Director mines archives to create smart civil rights doc
SOUNDTRACK FOR A REVOLUTION directed by Bill Guttentag and Dan Sturman. A Filmeswelike release. 82 minutes. Screens Wednesday (February 17) at the Bloor. See Indie & Rep Film.
Time’s a tickin’, and bill guttentag knows it. That’s why the two-time Oscar winner (You Don’t Have To Die, Twin Towers) and his team decided to make Soundtrack For A Revolution, the impressive documentary about the American civil rights movement.[rssbreak]
“As powerful as the story is and as heroic as the people participating are, it’s a story that’s slipping from our memory,” Guttentag says, calling from California’s Stanford University, where he teaches, on the eve of the film’s Doc Soup screening. “I’ve shown the film to elementary schools and at America’s finest colleges, and there’s very little knowledge. It’s not that they’re bad students, but they were never taught it.”
The directing team decided to shoot contemporary artists singing the freedom songs precisely so they could draw that younger audience.
“There’s a bit of that spoonful-of-sugar thing going on,” he allows. “If you ask young people if they want to see a film about the civil rights movement in the 60s, they may not run to see it. But if you ask them if they want to see a film about civil rights with Joss Stone, the Roots, Wyclef Jean and all those other artists, that’s different.”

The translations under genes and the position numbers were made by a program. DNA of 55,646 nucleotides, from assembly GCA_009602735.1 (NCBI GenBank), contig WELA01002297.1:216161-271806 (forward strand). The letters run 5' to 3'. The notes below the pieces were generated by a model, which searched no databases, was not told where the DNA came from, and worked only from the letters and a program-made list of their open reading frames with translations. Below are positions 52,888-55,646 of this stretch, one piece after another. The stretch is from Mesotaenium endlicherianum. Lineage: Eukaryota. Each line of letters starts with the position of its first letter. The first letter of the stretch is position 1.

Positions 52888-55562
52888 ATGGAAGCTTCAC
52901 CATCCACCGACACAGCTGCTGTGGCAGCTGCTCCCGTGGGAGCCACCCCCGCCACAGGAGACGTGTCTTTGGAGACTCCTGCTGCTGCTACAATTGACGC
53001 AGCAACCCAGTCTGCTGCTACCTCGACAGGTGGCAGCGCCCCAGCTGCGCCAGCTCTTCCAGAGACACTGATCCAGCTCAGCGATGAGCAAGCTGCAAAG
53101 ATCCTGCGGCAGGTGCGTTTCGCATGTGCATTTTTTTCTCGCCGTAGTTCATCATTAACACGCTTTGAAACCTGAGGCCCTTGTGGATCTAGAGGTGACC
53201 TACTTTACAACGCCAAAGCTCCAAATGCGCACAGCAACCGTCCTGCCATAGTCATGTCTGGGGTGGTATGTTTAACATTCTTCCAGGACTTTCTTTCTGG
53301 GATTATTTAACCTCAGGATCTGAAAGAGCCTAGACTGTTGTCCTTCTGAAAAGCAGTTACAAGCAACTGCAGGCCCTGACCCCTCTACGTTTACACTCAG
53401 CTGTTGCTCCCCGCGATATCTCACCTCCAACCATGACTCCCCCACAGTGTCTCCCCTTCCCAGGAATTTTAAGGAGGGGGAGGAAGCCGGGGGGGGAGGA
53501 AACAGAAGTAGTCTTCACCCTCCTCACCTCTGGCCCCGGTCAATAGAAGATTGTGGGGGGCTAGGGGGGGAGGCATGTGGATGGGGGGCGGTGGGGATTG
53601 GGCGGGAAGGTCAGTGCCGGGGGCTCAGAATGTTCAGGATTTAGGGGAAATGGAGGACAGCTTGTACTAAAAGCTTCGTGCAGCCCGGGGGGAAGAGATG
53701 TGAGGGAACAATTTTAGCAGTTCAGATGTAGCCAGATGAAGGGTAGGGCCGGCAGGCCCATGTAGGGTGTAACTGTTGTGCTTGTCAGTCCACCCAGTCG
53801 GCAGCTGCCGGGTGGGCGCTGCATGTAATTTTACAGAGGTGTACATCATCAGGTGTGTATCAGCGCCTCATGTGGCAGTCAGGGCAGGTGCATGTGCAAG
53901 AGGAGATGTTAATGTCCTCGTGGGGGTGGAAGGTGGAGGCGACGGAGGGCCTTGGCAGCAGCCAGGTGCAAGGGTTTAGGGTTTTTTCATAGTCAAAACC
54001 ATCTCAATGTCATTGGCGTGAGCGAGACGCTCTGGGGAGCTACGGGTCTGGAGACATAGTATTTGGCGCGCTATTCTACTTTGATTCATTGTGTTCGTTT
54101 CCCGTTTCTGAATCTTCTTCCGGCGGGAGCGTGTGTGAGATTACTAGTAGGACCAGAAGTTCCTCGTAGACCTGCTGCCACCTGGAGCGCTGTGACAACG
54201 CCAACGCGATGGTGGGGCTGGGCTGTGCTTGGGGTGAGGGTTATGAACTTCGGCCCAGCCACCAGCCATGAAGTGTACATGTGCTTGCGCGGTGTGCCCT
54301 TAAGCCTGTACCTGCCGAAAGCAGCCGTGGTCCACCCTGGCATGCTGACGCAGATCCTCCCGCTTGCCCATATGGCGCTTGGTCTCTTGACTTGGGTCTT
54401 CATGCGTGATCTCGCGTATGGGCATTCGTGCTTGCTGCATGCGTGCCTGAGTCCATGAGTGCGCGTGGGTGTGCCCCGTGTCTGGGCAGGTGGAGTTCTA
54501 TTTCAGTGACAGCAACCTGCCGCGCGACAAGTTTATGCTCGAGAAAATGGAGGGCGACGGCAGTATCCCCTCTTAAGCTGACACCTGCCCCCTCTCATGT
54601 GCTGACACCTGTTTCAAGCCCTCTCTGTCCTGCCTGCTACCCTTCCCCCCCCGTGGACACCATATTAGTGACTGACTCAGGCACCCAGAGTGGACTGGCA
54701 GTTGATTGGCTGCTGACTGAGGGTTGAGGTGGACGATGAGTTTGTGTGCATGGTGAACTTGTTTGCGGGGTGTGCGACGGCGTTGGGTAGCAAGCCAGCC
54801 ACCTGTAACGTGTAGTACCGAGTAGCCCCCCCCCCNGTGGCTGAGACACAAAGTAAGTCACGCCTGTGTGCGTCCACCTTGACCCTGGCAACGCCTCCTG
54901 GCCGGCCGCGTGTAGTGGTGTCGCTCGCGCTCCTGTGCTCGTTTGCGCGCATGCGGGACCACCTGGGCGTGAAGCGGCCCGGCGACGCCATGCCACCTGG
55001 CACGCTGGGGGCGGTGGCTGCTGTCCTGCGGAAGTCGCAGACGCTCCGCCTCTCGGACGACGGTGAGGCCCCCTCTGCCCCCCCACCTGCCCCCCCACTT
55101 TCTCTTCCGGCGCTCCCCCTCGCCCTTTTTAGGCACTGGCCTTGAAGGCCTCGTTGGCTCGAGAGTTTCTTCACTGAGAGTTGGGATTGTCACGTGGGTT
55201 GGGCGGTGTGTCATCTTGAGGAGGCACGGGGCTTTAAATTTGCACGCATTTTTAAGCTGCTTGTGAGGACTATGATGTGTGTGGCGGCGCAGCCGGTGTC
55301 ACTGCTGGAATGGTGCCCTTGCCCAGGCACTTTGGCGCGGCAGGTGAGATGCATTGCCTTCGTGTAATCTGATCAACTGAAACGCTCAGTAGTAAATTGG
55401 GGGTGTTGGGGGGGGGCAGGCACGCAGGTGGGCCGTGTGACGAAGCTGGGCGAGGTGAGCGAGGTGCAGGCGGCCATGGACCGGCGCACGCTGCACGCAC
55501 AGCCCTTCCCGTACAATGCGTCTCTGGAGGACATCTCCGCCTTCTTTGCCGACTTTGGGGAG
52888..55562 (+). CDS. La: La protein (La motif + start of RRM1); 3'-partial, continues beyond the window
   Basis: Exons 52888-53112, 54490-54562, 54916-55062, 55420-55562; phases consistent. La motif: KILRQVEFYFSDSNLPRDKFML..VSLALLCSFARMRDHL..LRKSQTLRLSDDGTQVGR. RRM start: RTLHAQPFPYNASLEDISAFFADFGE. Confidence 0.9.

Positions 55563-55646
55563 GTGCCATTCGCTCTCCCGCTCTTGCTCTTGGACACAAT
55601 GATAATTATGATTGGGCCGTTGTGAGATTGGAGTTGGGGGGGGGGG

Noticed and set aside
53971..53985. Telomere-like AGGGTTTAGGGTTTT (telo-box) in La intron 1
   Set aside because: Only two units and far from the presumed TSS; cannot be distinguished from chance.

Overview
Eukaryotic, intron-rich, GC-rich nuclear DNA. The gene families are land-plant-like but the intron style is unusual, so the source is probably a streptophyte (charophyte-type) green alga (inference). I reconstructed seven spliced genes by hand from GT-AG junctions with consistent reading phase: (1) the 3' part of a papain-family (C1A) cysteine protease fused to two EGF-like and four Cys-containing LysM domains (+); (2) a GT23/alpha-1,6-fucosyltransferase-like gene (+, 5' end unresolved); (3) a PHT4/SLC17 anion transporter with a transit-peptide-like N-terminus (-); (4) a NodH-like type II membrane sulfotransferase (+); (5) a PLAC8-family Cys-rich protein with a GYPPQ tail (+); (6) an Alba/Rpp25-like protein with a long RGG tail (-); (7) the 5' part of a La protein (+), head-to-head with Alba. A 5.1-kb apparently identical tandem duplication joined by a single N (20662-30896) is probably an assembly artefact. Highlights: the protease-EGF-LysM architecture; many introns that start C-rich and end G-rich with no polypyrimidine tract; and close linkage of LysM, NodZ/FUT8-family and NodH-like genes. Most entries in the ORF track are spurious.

In the process of interviewing 60s activists, Guttentag learned how key a role the songs played in motivating the freedom fighters.
“Music is part of the DNA of the movement,” he explains. “As soon as we started interviewing people, they started to sing the songs. That’s because they sang on the marches, they sang at Martin Luther King’s funeral – they sang all the time.”
The film does not, however, dig deeply into the origins of the songs or the place of Negro spirituals in the movement to end slavery in America. When I mention this, Guttentag gets a bit testy.
“Look, this is an 82-minute film telling a huge part of history,” he says. “Yes, I could have talked to musicologists about the origins of the songs, but I chose to talk to the people who were there, who could say to me, ‘I remember how I felt as the police came at me.'”
And the filmmakers deliver stunning archival footage to back up these testimonials.
“We had a team of people who did nothing but look at historical footage,” he says. “It was a constant quest for the best stuff and new stuff.”
There is some new material, including King’s mug shots that turned up in a police officer’s locker and footage of the freedom riders’ bus bombings. As for the material previously seen, it looks spectacular.
“In part, that has to do with the march of technology. Stuff that wasn’t available or affordable is now available, and we spent a lot of time restoring the footage, so you see shots that have never looked as good as this before.”
Guttentag says documentaries are a growth industry that shows no sign of flagging.
“People are interested in documentaries. It shows at the box office and in the popular press. In a fiction film, you can separate yourself from the action. You know it’s an actor who’s going to go home after he’s finished, go to a bar and then show up on the set the next morning.
“With documentaries, when you see real events – the horror at the bridge in Selma, King’s tragic end – it’s harder to separate yourself.